Friday, November 2, 2018

Imposters by Scott Westerfield, 2018

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Frey and Rafi are inseparable . . . but very few people have ever seen them together. This is because Frey is Rafi’s double, raised in the shadow’s of their rich father’s fortress. While Rafi has been taught to charm, Frey has been taught to kill. Frey only exists to protect her sister. There is no other part of her life. Frey has never been out in the world on her own – until her father sends her in Rafi’s place to act as collateral for a dangerous deal. Everyone thinks she’s her sister – but Col, the son of a rival leader, is starting to get close enough to tell the difference. As the stakes grow higher and higher, Frey must decide whether she can trust him – or anyone in her life.
(416 pages)

Okay, is this not just the coolest premise ever? I used to desperately wish I were an identical twin because I wanted to trick people by trading places with my sister. In Imposters, this idea is taken to the ultimate extreme and we get to explore the consequences on the "bodyguard" sister's psyche.

Before I go any further, I should mention that though this book is the first Scott Westerfield novel I've ever read, it's actually the fifth book in the Uglies series. I have no idea what might be spoilers for the first four books, so please proceed with caution if you're afraid of spoilers.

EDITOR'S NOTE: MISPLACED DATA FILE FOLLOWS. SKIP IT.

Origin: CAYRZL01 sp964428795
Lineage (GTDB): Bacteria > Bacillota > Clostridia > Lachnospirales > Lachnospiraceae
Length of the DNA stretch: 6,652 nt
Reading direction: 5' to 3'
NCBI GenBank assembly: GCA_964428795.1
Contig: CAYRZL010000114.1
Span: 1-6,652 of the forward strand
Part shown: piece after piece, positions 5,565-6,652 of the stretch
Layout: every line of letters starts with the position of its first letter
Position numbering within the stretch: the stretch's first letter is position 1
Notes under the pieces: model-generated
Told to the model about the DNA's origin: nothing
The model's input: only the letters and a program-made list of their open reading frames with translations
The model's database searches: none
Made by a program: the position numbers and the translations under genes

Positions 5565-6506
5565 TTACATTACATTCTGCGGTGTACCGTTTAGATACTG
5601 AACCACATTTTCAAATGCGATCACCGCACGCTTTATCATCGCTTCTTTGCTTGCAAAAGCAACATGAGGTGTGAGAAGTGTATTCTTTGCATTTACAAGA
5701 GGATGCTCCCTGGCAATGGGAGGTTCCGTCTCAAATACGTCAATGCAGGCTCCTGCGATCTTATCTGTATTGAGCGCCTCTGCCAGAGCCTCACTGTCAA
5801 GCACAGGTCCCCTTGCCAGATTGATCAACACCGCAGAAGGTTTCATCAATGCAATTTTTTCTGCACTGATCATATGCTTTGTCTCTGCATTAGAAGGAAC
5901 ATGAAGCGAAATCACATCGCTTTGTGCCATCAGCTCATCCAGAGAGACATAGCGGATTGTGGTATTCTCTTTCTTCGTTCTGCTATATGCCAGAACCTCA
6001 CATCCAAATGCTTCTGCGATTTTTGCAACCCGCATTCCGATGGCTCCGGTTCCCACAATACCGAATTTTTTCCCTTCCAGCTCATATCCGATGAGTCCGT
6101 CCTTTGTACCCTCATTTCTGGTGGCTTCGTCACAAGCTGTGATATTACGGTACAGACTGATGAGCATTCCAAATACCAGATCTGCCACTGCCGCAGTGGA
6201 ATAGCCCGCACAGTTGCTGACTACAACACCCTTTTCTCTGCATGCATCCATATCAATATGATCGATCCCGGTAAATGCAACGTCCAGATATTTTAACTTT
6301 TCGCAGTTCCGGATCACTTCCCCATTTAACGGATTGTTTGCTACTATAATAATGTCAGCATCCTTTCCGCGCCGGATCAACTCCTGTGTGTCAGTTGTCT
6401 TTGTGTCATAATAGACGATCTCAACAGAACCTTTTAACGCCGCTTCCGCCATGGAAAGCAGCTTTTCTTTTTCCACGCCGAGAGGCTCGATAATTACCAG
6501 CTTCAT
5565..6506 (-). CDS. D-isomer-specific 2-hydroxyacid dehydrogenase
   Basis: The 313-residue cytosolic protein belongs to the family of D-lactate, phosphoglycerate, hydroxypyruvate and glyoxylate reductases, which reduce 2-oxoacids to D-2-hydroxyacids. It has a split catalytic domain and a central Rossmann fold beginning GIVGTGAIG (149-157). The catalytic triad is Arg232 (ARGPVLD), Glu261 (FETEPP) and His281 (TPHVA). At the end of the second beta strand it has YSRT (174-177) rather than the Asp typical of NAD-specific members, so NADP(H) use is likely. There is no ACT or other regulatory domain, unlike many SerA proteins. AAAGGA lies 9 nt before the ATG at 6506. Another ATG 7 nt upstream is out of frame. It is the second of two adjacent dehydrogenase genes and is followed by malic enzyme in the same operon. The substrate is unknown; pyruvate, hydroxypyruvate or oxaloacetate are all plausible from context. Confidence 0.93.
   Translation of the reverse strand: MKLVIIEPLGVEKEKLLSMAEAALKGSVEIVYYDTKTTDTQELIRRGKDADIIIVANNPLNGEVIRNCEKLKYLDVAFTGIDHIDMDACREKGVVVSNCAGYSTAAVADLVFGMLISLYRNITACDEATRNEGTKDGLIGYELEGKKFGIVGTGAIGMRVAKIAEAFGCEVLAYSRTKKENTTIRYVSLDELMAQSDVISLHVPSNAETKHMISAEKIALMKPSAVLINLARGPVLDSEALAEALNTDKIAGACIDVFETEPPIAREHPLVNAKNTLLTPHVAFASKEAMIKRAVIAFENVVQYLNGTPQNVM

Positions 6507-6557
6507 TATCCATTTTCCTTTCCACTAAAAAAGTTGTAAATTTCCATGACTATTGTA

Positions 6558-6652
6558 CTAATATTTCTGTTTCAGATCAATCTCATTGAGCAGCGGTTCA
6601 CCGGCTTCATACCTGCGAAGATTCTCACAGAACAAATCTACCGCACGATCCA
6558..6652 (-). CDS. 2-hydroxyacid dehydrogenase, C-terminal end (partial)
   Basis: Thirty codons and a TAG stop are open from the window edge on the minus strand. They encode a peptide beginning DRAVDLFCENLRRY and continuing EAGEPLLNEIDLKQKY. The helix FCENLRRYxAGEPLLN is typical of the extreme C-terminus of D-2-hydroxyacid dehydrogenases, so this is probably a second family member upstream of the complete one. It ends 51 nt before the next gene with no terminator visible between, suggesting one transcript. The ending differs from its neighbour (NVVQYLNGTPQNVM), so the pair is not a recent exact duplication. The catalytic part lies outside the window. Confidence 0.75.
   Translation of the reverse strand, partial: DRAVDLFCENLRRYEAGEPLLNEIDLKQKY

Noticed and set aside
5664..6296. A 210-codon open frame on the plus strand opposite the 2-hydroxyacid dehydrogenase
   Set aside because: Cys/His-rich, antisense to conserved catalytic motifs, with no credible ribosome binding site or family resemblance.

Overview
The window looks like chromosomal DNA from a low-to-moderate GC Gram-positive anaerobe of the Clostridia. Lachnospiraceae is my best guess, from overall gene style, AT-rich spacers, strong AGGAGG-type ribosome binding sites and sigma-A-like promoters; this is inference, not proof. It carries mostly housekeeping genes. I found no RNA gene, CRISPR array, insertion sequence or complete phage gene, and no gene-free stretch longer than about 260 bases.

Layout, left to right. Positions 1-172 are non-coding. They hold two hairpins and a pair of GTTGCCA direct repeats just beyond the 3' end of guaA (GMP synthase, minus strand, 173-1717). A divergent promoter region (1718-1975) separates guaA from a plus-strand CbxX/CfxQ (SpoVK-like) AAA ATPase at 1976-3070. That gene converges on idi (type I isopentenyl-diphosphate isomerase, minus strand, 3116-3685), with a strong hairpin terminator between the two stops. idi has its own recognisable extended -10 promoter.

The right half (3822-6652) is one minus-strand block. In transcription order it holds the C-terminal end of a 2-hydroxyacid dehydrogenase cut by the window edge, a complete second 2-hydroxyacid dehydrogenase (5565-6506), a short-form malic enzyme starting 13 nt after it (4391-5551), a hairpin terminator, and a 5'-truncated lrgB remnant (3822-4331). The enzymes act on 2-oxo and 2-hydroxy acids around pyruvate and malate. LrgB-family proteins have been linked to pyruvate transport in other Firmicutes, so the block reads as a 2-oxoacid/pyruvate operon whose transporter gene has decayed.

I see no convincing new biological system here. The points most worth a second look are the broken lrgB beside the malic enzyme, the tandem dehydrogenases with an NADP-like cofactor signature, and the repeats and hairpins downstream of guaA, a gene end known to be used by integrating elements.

Anyway, with that out of the way, I have to say that I find the worldbuilding fascinating. It seems that the main characters in the original Uglies books won some sort of fight against a dystopian government, which was seen as a triumph at the time, but now in Imposters we see how a triumph of good didn't magically fix everyone's problems: men like Frey's father leapt into the power void and molded the leftover society any way they chose. It's cool to see how varied the cities are, depending on what sort of family rules over them.

Frey's story itself is a cool one, as I touched upon in my opening paragraph, and I loved watching her explore the world outside her secluded warrior upbringing. Her relationship with her sister is the most important thing in the world to her, but she is suddenly thrust into a world full of other people to interact with. I wasn't a huge fan of her relationship with Col at first, since it felt kind of forced, but they grew on me over time.

My main gripe with the book is that while it's pretty violent (I definitely wouldn't recommend it for younger or sensitive readers), the plot meanders a bit. There's a fair amount of wandering around, when the characters don't know exactly what's going on. There are also some groups of characters who are presented like I'm already supposed to know about them, but I don't–holdovers from the earlier books, I suppose.

All in all, though, it was a grabbing read that kept me turning the pages. And that ending was killer! I can't wait for the next book now.

Disclaimer: I received a complimentary copy of this book from the publisher in exchange for an honest review.

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